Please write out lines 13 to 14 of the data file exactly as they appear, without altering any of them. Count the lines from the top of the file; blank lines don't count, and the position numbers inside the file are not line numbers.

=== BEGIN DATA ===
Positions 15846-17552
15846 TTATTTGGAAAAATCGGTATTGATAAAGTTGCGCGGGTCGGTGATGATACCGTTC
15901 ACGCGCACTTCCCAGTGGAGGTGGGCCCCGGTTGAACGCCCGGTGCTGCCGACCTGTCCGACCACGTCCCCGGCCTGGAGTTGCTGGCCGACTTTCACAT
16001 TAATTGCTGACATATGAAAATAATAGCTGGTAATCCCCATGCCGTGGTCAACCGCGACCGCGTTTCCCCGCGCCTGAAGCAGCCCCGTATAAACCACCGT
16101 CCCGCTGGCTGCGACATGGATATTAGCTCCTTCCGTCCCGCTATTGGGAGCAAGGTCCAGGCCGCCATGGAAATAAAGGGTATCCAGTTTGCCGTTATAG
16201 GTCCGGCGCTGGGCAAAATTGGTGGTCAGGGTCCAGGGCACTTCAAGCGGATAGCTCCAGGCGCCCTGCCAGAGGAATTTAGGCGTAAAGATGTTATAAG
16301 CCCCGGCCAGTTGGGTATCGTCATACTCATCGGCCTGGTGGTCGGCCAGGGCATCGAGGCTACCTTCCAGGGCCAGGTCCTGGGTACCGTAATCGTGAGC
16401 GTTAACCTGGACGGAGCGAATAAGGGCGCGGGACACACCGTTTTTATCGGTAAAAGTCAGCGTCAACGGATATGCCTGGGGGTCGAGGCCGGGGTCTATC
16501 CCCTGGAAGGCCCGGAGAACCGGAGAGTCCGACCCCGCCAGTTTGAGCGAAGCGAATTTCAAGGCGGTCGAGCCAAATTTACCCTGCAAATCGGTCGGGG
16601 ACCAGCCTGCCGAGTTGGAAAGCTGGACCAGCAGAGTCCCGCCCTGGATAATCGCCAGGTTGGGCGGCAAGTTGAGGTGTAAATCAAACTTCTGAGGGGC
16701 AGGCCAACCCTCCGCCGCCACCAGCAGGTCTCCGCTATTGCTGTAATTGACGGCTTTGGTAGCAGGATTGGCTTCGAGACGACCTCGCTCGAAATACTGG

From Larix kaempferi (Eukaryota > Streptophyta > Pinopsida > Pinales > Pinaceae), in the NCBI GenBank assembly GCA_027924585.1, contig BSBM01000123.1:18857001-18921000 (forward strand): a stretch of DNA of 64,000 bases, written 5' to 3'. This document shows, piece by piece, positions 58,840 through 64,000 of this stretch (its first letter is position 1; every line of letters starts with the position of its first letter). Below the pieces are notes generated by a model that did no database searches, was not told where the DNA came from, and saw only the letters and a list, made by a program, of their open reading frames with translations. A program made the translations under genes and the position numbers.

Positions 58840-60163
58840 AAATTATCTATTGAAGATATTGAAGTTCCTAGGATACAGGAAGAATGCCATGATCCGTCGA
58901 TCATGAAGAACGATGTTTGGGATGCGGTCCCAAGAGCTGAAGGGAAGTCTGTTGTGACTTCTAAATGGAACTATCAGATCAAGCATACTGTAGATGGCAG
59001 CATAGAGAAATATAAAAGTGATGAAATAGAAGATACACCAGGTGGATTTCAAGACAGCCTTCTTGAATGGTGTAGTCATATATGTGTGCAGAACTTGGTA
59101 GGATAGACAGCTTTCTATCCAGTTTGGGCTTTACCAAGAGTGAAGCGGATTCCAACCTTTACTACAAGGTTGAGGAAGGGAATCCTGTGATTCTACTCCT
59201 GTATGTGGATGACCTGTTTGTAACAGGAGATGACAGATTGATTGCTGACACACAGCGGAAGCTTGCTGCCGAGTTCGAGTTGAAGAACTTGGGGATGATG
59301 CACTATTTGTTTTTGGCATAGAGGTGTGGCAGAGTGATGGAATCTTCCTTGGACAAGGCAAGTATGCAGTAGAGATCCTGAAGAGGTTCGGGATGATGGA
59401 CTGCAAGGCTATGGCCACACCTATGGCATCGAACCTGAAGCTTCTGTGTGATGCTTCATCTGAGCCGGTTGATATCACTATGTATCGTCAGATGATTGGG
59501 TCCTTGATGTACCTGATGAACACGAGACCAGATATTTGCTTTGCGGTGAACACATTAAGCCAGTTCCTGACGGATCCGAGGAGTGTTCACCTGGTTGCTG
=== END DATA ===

Positions 58840-60163
58840 AAATTATCTATTGAAGATATTGAAGTTCCTAGGATACAGGAAGAATGCCATGATCCGTCGA